With these and other scenarios in mind I ask, in what ways and through what means do minority culture members and migrants to Canada change their names? What roles do legislation, policy and state regulated data collection procedures have in these shifts? How are names altered through less official interactions? What implications do these name changes have for Canada as a nation-state? What are the outcomes in terms of nationalism or cultural pluralism?

2006 - XVth Biennial International Conference on Infant Studies Words: 392 words || 
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4. Horst, Jessica. and Samuelson, Larissa. "Turning Novel Names Into Known Names: Understanding the Processes of Fast Mapping and Word Learning" Paper presented at the annual meeting of the XVth Biennial International Conference on Infant Studies, Westin Miyako, Kyoto, Japan, Jun 19, 2006 <Not Available>. 2020-02-25 <http://citation.allacademic.com/meta/p94116_index.html>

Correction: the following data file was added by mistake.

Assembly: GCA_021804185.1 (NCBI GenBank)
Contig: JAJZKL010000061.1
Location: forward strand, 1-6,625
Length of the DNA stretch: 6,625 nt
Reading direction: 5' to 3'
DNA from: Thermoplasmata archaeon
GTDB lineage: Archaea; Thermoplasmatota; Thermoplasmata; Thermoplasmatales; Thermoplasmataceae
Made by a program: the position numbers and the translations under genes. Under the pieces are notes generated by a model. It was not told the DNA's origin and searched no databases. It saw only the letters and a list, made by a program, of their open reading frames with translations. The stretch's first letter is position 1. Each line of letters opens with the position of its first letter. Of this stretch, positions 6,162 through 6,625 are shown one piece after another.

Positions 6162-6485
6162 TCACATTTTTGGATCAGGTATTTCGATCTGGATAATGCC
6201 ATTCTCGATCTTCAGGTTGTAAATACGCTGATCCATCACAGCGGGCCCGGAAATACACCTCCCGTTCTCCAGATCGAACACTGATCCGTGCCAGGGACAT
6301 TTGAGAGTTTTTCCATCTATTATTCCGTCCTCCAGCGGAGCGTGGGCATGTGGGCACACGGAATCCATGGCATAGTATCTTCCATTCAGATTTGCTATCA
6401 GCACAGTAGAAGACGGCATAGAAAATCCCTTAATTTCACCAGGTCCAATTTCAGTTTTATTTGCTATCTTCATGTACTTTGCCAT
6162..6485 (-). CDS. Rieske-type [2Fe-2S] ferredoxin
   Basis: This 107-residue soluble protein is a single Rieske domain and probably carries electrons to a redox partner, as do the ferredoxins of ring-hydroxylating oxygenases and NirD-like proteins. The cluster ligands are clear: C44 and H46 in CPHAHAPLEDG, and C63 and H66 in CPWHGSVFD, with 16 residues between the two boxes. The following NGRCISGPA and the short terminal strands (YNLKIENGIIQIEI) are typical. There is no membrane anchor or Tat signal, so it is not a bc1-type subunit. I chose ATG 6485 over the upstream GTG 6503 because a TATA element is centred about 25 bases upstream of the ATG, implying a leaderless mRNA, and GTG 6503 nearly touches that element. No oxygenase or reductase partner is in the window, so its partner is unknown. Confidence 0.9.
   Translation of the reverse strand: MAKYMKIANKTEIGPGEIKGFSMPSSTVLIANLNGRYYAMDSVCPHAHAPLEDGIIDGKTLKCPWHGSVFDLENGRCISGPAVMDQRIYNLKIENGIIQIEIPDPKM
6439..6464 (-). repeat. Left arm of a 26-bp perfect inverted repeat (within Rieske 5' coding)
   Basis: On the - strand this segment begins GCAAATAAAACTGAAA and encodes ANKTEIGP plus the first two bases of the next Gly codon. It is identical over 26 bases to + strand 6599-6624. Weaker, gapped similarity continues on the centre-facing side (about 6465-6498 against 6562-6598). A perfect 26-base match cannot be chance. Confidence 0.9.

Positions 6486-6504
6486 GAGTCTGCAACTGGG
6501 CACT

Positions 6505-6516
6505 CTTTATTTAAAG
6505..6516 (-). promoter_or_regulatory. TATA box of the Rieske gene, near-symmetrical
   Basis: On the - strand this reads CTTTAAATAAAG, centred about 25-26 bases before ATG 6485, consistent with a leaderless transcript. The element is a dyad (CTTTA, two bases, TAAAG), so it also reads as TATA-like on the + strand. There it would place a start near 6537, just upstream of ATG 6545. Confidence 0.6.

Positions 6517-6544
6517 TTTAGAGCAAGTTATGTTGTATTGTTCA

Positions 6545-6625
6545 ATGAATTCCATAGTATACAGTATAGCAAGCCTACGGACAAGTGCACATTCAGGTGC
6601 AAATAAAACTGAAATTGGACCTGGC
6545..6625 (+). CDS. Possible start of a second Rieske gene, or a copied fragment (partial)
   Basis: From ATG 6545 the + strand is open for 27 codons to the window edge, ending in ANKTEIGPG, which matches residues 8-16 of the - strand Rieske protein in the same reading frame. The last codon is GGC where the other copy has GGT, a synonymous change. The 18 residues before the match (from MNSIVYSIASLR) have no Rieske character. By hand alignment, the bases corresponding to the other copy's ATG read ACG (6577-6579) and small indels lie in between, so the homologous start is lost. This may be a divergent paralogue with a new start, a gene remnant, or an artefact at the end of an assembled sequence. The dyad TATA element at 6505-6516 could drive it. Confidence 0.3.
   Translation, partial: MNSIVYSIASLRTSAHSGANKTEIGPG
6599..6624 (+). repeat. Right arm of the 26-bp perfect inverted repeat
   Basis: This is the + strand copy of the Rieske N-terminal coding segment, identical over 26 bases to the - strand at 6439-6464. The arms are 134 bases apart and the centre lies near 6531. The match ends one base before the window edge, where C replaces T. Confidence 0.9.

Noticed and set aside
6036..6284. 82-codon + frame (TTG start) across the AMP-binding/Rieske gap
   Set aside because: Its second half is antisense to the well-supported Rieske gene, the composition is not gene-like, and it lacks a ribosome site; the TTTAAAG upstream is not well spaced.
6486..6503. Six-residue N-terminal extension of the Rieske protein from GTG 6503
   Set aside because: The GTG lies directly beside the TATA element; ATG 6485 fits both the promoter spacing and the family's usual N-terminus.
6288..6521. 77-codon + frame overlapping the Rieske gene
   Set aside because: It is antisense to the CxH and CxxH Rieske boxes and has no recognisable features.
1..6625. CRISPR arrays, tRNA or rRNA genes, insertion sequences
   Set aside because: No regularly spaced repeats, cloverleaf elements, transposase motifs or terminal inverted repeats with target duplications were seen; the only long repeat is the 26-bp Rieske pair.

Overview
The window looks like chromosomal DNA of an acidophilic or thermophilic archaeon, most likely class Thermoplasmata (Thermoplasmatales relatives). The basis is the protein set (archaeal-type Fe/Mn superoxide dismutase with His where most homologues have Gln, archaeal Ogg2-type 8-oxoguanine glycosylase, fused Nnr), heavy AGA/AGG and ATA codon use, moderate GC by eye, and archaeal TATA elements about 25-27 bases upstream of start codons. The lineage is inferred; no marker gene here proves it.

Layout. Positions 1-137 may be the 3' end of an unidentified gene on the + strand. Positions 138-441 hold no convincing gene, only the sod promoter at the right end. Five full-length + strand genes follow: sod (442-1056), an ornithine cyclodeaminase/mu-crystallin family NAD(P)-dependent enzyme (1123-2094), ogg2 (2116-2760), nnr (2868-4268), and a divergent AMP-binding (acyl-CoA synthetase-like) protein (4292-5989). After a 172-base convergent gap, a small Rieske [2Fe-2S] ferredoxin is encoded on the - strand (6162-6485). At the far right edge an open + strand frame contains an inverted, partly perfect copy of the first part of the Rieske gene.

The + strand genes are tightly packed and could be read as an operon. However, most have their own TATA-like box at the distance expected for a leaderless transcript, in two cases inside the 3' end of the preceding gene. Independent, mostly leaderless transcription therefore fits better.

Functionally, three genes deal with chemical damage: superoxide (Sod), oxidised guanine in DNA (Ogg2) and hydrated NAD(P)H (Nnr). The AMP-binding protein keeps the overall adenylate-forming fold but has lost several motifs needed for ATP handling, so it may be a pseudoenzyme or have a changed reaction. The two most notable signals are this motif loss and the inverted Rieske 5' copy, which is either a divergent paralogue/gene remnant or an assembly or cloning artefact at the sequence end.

Publication Type: Individual Poster
Abstract: Background and Aims: A young child presented with two familiar objects and one novel object, can correctly pick the novel object when presented with a novel name (i.e. “get the blicket;” Carey, 1978; Carey & Bartlett, 1978). This “fast mapping” ability is often cited as evidence of children’s word learning proficiency. Our previous work, however, indicates that fast mapping and word learning represent distinct time scales of language acquisition. Twenty-four-month-old children were able to fast map as many as eight new words in a single session, but did not retain these words over a five minute delay (Horst & Samuelson, April, 2005). A connectionist model of this result suggested that fast mapping emerges in the moment, while word learning emerges over a longer time scale (Horst, McMurray & Samuelson, June 2005). The present research builds on these findings to further explore the processes that govern how an initial name-object mapping becomes a known name. We ask: what does it take for children to retain names taught in fast mapping tasks?